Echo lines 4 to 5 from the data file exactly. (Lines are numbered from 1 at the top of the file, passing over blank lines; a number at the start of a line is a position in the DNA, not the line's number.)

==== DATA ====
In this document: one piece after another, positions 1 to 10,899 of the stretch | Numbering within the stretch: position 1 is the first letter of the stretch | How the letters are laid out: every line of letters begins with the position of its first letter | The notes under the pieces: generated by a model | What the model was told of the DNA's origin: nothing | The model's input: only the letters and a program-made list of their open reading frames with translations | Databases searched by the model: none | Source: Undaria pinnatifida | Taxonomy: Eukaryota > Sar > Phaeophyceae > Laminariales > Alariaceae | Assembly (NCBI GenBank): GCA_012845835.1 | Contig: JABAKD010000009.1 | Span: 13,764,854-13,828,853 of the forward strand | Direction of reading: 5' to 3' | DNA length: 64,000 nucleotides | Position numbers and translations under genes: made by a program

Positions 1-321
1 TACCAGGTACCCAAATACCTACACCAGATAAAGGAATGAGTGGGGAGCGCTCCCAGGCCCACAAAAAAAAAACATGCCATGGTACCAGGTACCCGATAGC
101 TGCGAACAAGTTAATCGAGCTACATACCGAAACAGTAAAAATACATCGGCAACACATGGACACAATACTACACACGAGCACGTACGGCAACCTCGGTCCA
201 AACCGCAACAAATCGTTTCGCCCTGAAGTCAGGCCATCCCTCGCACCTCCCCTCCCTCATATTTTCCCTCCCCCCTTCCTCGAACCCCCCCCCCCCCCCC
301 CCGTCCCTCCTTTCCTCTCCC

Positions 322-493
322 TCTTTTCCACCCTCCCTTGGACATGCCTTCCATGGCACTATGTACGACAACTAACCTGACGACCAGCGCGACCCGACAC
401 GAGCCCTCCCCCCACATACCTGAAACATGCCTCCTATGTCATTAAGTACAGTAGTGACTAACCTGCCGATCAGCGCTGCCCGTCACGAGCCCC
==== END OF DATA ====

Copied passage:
101 TGCGAACAAGTTAATCGAGCTACATACCGAAACAGTAAAAATACATCGGCAACACATGGACACAATACTACACACGAGCACGTACGGCAACCTCGGTCCA
201 AACCGCAACAAATCGTTTCGCCCTGAAGTCAGGCCATCCCTCGCACCTCCCCTCCCTCATATTTTCCCTCCCCCCTTCCTCGAACCCCCCCCCCCCCCCC